3
$\begingroup$

Let $(X,\mathcal F,\mu)$ be measurable space with $\mu(X)<\infty$. $\mathcal F$ is $\sigma$-algebra on X and $\mathcal F$ is generated by algebra $\mathcal F_0$. Prove that for every measurable function $f$ defined on $X$ and $\epsilon>0$, there exists a simple function $f_{\epsilon}=\sum_{k=1}^nc_k 1_{A_k}$ with $A_k\in \mathcal F_0$ such that $\mu\{x: |f(x)-f_{\epsilon}(x)|\geq \epsilon\}<\epsilon$, $c_k$ is constant.

I have no idea to proceed the proof. Please give me some hints. Thanks

$\endgroup$
  • $\begingroup$ Recall that a.e. convergence implies convergence in measure in finite measure spaces. I would start with an increasing sequence of simple functions (not restricted to $\mathcal F_0$) which converges to $f$ pointwise, then approximate one of these functions with a sequence of simple functions restricted to $\mathcal F_0$. $\endgroup$ – Math1000 Aug 20 '15 at 19:33
1
$\begingroup$

Hints:

  1. Since $\mathcal{F}_0$ is an algebra, we have $X \in \mathcal{F}_0$. Define $$\mathcal{D} := \{F \in \mathcal{F}; 1_F \, \text{satisfies the claim}\}.$$
  2. Show that $X \in \mathcal{D}$ and $$F \in \mathcal{D} \implies X \backslash F \in \mathcal{D}.$$
  3. Let $(F_j)_{j \in \mathbb{N}} \subseteq \mathcal{D}$ be pairwise disjoint and fix $\epsilon>0$. Set $F := \bigcup_{j \geq 1} F_j$ and $f(x) := 1_F(x)$. Since $F_j \in \mathcal{D}$ there exists $$f_{\epsilon}^j := \sum_{k=1}^{n_j} c_k^j 1_{A_k^j}$$ such that $\mu(|1_{F_j}-f_{\epsilon}^j| \geq \epsilon 2^{-(j+1)}) <\epsilon 2^{-(j+1)}$. Choose $N \in \mathbb{N}$ sufficiently large such that $$\mu \left( F \backslash \bigcup_{j=1}^N F_j \right) \leq \frac{\epsilon}{2}$$ and set $$f_{\epsilon} := \sum_{j =1}^N f_{\epsilon}^j.$$ Conclude from $$\begin{align*}\mu(|f-f_{\epsilon}| \geq \epsilon) &\leq \mu \left( \left| 1_F - 1_{\bigcup_{j=1}^N F_j} \right| \geq \frac{\epsilon}{2} \right) + \mu \left( \left|1_{\bigcup_{j=1}^N F_j}-f_{\epsilon}\right| \geq \frac{\epsilon}{2} \right) \\ &\leq \mu \left( F \backslash \bigcup_{j=1}^N F_j \right)+ \sum_{j =1}^N \mu(|1_{F_j}-f_{\epsilon}^j| \geq \epsilon 2^{-(j+1)})\end{align*}$$ that $F \in \mathcal{D}$.
  4. Step 2&3 show that $\mathcal{D}$ is a Dynkin system. As $\mathcal{F}_0 \subseteq \mathcal{D}$ is $\cap$-stable and $\sigma(\mathcal{F}_0)=\mathcal{F}$, we get $$\mathcal{F}=\sigma(\mathcal{F}_0) = \delta(\mathcal{F}_0) \subseteq \delta(\mathcal{D}) = \mathcal{D}.$$
  5. Now let $f \geq 0$ be a measurable function and fix $\epsilon>0$. Define $$B_j := \left\{ j \frac{\epsilon}{4} \leq f < (j+1) \frac{\epsilon}{4} \right\} \in \mathcal{F}, \qquad j \geq 0,$$ and set $$g(x) := \sum_{j \geq 0} j \frac{\epsilon}{4} \cdot 1_{B_j}(x).$$ By construction, $$\mu(|f-g| \geq \epsilon/2)=0.$$ Using step 4 and a very similar argumentation as in step 3, we find a simple function $$f_{\epsilon} = \sum_{k=1}^n c_k 1_{A_k}$$ such that $$\mu(|g - f_{\epsilon}| \geq \epsilon/2) < \frac{\epsilon}{2}.$$ Conclude from the triangle inequality that $\mu(|f-f_{\epsilon}| \geq \epsilon)<\epsilon$.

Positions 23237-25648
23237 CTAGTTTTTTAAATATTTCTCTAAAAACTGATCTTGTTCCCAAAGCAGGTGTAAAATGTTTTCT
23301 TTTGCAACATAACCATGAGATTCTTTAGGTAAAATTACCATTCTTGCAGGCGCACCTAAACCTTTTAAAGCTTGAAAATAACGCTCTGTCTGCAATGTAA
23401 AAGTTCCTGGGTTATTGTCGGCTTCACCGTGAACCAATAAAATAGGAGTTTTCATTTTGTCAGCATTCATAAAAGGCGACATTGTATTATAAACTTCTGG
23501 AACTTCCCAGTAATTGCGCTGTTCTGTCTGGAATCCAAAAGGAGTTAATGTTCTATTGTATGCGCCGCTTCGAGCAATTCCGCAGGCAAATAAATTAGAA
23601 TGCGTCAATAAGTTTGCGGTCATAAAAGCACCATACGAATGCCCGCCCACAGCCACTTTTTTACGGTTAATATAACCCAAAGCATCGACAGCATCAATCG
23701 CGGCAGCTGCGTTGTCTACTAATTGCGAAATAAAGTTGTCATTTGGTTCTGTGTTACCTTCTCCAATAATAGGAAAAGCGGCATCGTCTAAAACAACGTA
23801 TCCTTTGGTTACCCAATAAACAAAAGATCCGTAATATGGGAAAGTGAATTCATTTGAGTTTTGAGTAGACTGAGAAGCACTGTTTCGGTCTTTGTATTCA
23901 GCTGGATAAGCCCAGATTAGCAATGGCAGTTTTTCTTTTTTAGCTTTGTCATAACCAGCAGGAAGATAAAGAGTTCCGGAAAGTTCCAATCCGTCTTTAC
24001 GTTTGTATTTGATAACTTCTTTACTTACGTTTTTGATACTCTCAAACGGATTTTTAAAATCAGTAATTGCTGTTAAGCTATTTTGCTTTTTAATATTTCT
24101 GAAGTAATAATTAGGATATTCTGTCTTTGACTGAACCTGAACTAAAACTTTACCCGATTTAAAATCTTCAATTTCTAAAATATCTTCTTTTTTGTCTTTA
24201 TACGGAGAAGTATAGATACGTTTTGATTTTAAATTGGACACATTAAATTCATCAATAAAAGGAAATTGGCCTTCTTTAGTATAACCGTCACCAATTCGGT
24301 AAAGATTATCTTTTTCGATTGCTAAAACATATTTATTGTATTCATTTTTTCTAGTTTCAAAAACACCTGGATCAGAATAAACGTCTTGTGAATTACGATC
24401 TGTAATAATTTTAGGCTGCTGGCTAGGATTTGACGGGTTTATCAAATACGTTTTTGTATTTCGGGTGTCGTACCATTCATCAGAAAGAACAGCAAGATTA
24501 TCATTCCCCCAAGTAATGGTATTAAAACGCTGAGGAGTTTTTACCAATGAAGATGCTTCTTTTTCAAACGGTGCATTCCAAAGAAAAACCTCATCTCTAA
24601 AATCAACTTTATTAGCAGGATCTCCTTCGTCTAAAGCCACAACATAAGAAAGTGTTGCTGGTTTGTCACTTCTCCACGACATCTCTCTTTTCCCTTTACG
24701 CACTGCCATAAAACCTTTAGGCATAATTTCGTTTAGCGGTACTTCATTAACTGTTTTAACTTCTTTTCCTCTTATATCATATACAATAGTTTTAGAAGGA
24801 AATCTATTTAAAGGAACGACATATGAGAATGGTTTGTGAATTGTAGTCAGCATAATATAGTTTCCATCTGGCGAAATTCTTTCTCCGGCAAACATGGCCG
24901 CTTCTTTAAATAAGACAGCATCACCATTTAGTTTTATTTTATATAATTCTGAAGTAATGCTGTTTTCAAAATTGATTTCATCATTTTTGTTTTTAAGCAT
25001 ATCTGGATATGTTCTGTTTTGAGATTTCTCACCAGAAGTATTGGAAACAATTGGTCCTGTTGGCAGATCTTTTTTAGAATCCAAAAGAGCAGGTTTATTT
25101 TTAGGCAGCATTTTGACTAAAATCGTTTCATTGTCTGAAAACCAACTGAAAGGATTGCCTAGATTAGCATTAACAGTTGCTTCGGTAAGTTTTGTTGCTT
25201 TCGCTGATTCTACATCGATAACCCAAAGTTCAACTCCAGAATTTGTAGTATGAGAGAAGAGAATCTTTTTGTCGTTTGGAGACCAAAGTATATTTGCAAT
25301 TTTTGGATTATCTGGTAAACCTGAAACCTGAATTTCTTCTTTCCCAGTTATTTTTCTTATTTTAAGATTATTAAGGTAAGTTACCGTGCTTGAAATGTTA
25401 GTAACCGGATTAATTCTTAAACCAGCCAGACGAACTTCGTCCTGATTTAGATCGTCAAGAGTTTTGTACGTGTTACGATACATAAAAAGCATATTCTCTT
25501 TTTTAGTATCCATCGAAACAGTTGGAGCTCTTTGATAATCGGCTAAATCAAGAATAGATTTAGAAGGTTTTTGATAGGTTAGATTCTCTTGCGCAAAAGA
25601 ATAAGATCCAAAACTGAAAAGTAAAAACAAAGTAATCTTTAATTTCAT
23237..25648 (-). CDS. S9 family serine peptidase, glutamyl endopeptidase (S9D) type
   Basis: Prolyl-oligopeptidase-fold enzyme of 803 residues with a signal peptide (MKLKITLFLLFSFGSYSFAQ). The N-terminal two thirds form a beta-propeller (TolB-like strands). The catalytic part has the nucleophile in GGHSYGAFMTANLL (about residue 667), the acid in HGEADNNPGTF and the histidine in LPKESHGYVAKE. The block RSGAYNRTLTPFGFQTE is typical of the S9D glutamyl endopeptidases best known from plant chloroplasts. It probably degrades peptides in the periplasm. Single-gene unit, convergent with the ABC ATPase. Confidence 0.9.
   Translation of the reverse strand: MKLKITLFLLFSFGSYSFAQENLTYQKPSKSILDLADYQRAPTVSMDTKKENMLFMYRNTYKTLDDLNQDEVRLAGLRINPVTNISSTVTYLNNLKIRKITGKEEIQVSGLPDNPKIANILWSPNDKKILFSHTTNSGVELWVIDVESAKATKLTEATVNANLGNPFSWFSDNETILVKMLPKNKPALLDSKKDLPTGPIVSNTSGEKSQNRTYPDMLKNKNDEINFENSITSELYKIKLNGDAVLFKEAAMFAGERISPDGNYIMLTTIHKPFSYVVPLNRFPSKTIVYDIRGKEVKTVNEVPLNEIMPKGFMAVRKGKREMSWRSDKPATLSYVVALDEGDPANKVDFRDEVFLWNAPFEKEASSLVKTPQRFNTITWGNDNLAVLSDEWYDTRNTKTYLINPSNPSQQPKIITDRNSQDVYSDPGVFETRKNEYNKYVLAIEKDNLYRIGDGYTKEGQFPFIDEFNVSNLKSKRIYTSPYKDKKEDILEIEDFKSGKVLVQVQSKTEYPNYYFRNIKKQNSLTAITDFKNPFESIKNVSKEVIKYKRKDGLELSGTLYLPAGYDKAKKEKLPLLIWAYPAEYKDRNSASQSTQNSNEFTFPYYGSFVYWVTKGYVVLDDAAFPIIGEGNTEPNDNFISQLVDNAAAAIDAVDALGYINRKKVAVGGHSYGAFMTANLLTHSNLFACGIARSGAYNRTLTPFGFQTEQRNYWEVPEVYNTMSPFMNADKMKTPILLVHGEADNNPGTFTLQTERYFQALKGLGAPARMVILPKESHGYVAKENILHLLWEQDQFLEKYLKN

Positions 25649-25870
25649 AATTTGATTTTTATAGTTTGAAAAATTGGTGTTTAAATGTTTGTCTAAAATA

6. For arbitrary $f$ measurable write $f= f^+-f^-$ where $f^+$ and $f^-$ denote the positive part and negative part of $f$, respectively.
$\endgroup$
  • $\begingroup$ I know that this is an old question, but since I'm struggling with a smiliar question, I need to ask: In your third step, I don't see why $f_\varepsilon$ should be a simple function. So, how do you conclude $F\in\mathcal D$? (And let me advertise my question about the similar problem) $\endgroup$ – 0xbadf00d Jan 15 '18 at 21:59
  • $\begingroup$ @0xbadf00d You are right; there was something off about the third step. Please see the edited answer... $\endgroup$ – saz Jan 16 '18 at 18:03
  • $\begingroup$ I think the crucial point is the measure approximation $\mu \left( F \backslash \bigcup_{j=1}^N F_j \right) \leq \frac{\epsilon}{2}$. Did you take a look at my other question? There I'm basically asking for the same result, but for approximation in the sense of pointwise convergence. $\endgroup$ – 0xbadf00d Jan 16 '18 at 22:10
  • $\begingroup$ @0xbadf00d The above result implies in particular that there exists a sequenc of simple functions $f_n$ such that $f_n \to f$ $\mu$-almost everywhere. I don't think that it is possible to discuss away the exceptional null set (... I don't have a conterexample, it's just a feeling). $\endgroup$ – saz Jan 17 '18 at 12:08

Your Answer

By clicking “Post Your Answer”, you agree to our terms of service, privacy policy and cookie policy

Not the answer you're looking for? Browse other questions tagged or ask your own question.